WORLD | Troubled ministry | Thomas Kidd | Nov. 17, 2012
RELIGION | Lawsuit claims leaders at Sovereign Grace Ministries covered up sexual abuse
Troubles continue to mount for Sovereign Grace Ministries (SGM), an evangelical association with about 90 churches and 28,000 members worldwide. The SGM board of directors reinstated the ministry’s founder, C.J. Mahaney, as president of SGM in early 2012 after he took a leave of absence for several months.
Accusations of spiritual pride and hypocrisy precipitated Mahaney’s leave. Now SGM is facing a lawsuit by three female plaintiffs, alleging that SGM leaders covered up sexual abuse that occurred in the 1980s and 1990s, and that they discouraged church members from cooperating with law enforcement officials.
Even before the lawsuit, several SGM churches, including ones in Charlottesville, Va., Sarasota, Fla., and Daytona Beach, Fla., had left the association. Jesse Jarvis, pastor of the Daytona Beach congregation, cited a “leadership culture characterized by excessive authority and insufficient accountability” as a reason for leaving SGM.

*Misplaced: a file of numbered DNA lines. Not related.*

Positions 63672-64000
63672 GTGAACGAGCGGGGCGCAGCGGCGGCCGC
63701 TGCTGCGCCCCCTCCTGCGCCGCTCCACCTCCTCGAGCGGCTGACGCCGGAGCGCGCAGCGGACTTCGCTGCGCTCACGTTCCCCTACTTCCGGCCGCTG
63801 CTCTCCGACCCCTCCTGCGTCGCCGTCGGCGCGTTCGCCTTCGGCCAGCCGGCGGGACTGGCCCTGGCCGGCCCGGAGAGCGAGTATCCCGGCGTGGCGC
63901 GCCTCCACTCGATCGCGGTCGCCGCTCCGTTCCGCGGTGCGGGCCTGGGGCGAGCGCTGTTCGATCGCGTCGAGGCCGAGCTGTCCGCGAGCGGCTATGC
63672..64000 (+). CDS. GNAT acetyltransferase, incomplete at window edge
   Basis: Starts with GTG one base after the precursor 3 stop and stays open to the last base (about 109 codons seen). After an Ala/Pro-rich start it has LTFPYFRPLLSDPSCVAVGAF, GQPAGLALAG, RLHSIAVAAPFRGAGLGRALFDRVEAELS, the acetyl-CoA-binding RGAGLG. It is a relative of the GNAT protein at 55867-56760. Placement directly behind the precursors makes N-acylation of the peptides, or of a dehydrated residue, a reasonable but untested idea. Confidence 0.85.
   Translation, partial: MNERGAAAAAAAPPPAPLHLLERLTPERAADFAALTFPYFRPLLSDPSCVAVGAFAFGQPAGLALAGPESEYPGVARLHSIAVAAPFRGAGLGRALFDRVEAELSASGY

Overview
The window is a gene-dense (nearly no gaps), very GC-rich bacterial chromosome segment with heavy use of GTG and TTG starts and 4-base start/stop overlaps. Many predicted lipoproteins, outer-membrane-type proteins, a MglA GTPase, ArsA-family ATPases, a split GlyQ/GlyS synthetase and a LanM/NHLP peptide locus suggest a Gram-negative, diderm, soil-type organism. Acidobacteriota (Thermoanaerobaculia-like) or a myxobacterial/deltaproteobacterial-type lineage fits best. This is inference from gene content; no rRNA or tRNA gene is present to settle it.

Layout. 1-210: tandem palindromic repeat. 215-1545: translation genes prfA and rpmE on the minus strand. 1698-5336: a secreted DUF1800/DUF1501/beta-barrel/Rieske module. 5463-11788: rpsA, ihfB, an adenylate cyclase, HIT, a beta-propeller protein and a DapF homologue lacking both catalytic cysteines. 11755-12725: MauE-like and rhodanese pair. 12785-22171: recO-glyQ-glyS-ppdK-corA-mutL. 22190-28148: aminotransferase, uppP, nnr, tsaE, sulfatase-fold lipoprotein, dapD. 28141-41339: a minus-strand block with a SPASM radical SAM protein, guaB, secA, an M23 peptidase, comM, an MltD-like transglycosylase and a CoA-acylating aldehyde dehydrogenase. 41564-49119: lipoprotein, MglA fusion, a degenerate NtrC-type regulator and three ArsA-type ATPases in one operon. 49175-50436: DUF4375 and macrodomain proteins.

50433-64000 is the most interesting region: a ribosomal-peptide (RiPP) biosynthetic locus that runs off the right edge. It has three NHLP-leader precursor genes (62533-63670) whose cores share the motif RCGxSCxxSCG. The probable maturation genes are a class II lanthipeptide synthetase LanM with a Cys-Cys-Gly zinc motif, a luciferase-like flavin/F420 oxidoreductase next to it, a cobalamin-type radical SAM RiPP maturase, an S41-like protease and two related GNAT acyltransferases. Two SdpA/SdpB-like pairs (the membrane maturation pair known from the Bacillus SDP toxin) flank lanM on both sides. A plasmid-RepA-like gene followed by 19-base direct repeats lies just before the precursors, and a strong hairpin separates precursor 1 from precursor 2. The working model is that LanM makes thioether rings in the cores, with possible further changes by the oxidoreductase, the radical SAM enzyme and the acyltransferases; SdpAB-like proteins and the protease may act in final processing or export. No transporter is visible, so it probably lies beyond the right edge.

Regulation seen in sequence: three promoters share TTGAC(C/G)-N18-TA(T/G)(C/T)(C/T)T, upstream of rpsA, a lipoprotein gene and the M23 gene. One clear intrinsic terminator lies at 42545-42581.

Mahaney founded SGM in 1982 out of Covenant Life Church in Gaithersburg, Md. In 2004, Mahaney stepped down as Covenant Life pastor. Following his reappointment as the president of SGM, Mahaney relocated the ministry’s headquarters to Louisville, Ky., and planted a church there. The new church held its opening service on Sept. 30.
The lawsuit charges SGM leaders with allowing suspected child abusers to continue interacting with children, sheltering the accused perpetrators from prosecution, and forcing alleged victims as young as 3 to forgive their molesters. The complaint accuses several SGM elders and officials of actively covering up the crimes, while it names Mahaney because the offenses allegedly occurred under his leadership.
SGM released a statement saying that “child abuse in any context is reprehensible and criminal. Sovereign Grace Ministries takes seriously the biblical commands to pursue the protection and well being of all people, especially the most vulnerable in its midst, little children.”